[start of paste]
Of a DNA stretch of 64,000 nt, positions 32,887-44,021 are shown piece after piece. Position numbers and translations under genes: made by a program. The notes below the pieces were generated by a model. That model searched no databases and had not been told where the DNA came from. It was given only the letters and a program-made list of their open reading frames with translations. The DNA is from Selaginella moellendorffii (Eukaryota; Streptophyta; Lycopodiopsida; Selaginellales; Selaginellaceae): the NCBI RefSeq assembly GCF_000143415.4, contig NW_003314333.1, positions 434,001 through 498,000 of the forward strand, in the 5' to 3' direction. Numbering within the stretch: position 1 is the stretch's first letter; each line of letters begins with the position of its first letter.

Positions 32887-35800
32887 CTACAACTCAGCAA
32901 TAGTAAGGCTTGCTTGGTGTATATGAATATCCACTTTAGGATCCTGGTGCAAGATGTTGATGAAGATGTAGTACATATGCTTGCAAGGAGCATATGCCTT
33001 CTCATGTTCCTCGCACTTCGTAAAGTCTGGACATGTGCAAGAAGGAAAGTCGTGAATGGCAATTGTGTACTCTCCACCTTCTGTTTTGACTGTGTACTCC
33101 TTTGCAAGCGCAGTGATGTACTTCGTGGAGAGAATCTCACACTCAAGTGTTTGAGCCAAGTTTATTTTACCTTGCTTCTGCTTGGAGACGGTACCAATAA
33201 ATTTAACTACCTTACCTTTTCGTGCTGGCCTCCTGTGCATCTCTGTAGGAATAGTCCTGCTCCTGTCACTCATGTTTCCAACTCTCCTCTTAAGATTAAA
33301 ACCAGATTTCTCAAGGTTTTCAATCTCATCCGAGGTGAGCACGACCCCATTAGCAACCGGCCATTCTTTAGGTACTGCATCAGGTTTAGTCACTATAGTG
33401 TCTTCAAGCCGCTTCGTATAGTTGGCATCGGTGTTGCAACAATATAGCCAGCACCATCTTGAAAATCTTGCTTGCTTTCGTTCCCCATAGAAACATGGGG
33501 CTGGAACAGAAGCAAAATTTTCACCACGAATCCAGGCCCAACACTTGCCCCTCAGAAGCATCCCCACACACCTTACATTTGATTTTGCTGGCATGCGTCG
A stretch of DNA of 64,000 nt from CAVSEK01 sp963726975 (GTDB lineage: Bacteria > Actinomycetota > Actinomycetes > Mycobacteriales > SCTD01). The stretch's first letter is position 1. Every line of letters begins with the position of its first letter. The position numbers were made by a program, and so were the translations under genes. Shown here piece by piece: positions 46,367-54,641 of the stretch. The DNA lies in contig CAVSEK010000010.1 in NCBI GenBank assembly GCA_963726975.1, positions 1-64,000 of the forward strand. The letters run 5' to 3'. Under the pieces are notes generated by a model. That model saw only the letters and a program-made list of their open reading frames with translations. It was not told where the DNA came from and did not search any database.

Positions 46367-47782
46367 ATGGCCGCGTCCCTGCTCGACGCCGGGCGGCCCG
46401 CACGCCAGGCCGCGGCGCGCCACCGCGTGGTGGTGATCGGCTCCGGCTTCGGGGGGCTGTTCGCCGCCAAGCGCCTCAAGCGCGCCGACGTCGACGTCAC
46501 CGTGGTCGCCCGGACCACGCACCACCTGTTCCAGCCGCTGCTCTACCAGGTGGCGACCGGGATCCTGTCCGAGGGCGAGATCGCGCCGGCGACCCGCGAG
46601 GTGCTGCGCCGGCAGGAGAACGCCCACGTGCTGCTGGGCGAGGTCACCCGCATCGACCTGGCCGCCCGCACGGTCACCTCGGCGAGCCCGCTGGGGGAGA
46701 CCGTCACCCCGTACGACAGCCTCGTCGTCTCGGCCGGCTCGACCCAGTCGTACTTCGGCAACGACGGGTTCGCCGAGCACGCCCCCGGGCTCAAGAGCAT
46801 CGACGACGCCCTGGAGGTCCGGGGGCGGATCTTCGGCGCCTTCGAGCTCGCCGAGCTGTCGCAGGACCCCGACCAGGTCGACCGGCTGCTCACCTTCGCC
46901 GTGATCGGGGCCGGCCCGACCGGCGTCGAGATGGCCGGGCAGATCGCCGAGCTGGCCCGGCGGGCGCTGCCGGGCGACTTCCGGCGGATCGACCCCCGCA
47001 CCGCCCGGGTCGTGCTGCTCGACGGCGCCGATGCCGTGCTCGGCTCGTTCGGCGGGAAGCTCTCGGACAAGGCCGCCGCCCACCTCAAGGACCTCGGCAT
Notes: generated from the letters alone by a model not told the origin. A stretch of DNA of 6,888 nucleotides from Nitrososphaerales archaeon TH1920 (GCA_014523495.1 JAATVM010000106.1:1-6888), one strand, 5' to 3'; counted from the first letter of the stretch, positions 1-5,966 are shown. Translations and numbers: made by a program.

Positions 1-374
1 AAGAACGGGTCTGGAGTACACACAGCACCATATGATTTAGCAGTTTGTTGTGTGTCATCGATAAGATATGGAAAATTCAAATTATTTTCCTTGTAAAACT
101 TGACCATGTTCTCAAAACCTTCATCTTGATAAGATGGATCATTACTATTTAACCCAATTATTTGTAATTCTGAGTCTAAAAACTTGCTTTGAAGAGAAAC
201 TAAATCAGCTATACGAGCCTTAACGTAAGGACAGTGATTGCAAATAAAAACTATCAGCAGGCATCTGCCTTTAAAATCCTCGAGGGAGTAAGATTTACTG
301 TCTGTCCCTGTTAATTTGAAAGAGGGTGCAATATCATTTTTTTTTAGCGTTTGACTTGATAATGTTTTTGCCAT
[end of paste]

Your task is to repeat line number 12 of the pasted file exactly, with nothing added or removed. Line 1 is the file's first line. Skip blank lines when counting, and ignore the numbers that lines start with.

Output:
Positions 46367-47782